Welcome to my little piece of cyberspace...
In July-2008,I finally decided to open my particular window to the Scrapping world. I hope you like what you read and see, and I also hope that you share your creativity with me, I'd love to see your projects!!
Thanks for stopping by and feel free to either leave a comment or email me.
“The only thing that can stop us from accessing our creativity is fear… fear of failure, fear of our own limitations, of comparisons, of success, and the list goes on.” — Maria Mikailas
Saturday, April 30, 2011
- May with May, by May Flaum at Big Picture Classes.
She's so inspiring, and her classes are just GREAT!
- LOAD challenge, by Lain Ehmann at Layotaday.com.
I wasn't sure about this, but I'm finally in! It's going to be so challenging for me, and I hope I can participate and enjoy :)
Today, I've been on "cleaning mode", and I've even cleaned my scraproom :)
And I'm going back to work so soon, oh yeah!!
I'm so ready for May!!!
Wednesday, April 27, 2011
This text was published on April 25th at The Daily Motivator, and I find it so inspiring.
Time at hand.
You can’t make more hours in each day. Yet you can put more purpose and focus and meaning in each hour.
Blaming a lack of time is like blaming the sun for rising. There’s nothing you can do about it, so it’s not a factor to concern yourself with.
What you can do, is make the commitment to yourself to make each moment count for something meaningful and valuable. What you can do, is allow your authentic purpose to guide your focus, your actions and your use of the time that’s at hand.
Instead of worrying or being distracted about things that really don’t even matter, give your energy to what you truly care about. Instead of letting the time slip away, allow the best of your dreams to more fully unfold with each passing moment.
Remember constantly who you really are and why you have chosen to go in the direction you’re going. Every thought, word and action that comes from your true purpose will draw great value from the moment you’re in.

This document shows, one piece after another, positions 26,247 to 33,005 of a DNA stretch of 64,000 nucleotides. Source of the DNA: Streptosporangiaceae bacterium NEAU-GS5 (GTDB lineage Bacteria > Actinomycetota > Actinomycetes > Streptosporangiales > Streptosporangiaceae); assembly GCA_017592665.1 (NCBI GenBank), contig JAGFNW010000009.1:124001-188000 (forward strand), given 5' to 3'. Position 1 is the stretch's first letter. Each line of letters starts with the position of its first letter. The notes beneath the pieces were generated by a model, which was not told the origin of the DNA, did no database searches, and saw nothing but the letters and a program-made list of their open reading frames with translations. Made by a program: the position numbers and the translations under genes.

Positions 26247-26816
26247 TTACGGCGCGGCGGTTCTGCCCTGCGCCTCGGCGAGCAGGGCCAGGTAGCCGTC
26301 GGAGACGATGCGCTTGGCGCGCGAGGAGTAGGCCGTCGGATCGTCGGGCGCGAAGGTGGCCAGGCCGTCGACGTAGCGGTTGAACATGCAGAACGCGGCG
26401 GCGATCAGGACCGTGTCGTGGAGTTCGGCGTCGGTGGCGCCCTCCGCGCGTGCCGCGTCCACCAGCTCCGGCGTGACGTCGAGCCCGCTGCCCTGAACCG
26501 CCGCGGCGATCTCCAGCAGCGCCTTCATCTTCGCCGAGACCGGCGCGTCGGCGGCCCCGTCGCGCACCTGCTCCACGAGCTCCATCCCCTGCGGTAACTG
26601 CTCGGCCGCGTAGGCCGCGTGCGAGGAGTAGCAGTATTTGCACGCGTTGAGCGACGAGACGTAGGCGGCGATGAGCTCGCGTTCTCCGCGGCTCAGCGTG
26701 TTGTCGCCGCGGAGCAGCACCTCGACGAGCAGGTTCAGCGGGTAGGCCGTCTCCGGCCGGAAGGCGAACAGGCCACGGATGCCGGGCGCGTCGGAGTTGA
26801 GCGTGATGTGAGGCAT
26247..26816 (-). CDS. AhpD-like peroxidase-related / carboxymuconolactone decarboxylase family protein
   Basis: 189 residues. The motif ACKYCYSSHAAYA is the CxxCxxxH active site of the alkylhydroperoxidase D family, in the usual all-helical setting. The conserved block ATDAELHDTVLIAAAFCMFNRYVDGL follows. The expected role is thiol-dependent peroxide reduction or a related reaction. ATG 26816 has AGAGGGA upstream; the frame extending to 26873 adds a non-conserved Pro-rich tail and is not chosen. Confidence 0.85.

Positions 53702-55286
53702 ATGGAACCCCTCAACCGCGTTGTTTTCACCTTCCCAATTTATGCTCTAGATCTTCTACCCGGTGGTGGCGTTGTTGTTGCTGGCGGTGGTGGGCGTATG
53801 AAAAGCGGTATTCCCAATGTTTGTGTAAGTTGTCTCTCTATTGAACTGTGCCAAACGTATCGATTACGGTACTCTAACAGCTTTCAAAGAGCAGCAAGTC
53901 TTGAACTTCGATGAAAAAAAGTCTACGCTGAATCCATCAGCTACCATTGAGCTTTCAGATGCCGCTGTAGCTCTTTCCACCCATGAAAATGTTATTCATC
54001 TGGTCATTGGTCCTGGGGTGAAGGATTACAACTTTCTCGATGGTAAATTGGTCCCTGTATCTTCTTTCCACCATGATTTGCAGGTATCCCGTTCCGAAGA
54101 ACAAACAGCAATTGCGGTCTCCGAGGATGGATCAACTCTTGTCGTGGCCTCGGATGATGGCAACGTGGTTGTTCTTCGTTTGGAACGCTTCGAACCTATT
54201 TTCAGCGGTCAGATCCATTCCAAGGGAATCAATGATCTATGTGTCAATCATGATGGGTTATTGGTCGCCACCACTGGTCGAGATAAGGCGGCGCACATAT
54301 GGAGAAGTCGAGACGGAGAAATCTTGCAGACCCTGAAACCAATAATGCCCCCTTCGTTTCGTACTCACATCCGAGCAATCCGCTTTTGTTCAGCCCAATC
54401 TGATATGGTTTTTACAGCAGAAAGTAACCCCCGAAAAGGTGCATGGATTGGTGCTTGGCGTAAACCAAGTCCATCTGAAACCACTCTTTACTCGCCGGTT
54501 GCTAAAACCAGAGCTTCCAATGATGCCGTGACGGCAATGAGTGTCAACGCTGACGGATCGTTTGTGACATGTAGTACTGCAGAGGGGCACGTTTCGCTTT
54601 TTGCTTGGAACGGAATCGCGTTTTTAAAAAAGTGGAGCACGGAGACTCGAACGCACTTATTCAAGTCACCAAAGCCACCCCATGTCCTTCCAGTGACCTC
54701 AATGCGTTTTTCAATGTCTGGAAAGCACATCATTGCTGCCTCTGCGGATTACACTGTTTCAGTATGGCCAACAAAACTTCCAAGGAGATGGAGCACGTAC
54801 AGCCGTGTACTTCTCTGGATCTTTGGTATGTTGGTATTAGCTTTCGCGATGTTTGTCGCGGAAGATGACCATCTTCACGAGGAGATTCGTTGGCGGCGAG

Whatever your age or situation, there’s plenty of time to live richly. And that time is here right now.
Ralph Marston, greatday.com
Sunday, April 24, 2011
Tuesday, April 19, 2011
by Mandi on April 19, 2011
A couple of weeks ago, I shared a quick tip for being more productive: just don’t sit down.
In the comments, a couple of people were concerned that I was heaping mom guilt on busy moms who already don’t take enough time to relax or enjoy their kids.
That’s not what I was saying at all, believe me!
The post was intended for people who struggle with motivation and end up wasting time and feeling guilty and depressed about it later. If, like me, you’ve done this before, you know exactly what I’m talking about!
And in those cases, the best way to keep moving is to just keep moving!
What Is Intentional Relaxation?
Downtime and relaxation are important as well, of course, but not any ol’ downtime will do.
You could get distracted by Facebook in the middle of the day and end up wasting an hour on Facebook — while feeling guilty because you’re neglecting your to-do list, job or kids — and walk away less relaxed than when you started.
However, take that same activity — surfing on Facebook — and do it intentionally, at a set time of day or in between tasks for a short amount of time, and suddenly it is relaxing.
The same could be said for reading, watching TV, working on a craft project or whatever your choice of relaxation may be.
It’s always more relaxing and refreshing when you do it intentionally rather than out of laziness or because you’re procrastinating!
How Do I Make Time for Relaxing?
If we all agree that having downtime is important, the question, then, is to how to be intentional about that downtime so it truly leaves you feeling refreshed and not more stressed out.
1. Understand your motivation. When you feel like it’s time to take a break, ask yourself: “Am I just trying to procrastinate or avoid an important task that I’m dreading? Or have I been working really hard, and I’m starting to feel burnt out and exhausted?”
2. Choose things that actually leave you feeling refreshed. The TV is the default relaxation method for many homes in America, and for some people — like my husband — watching TV really does leave them feeling refreshed. But personally, I find that sometimes what I really need is to curl up with a good book and just unplug for a little bit.
3. Make time for it ahead of time. Rather than just flopping down because you can’t keep going any longer, plan for relaxation before you reach that point.
For example, I rarely do much work on the computers on Saturdays because I know I’m going to need all of my energy on Sunday afternoon to work on posts for Life…Your Way for the week, so I take time to recharge ahead of time.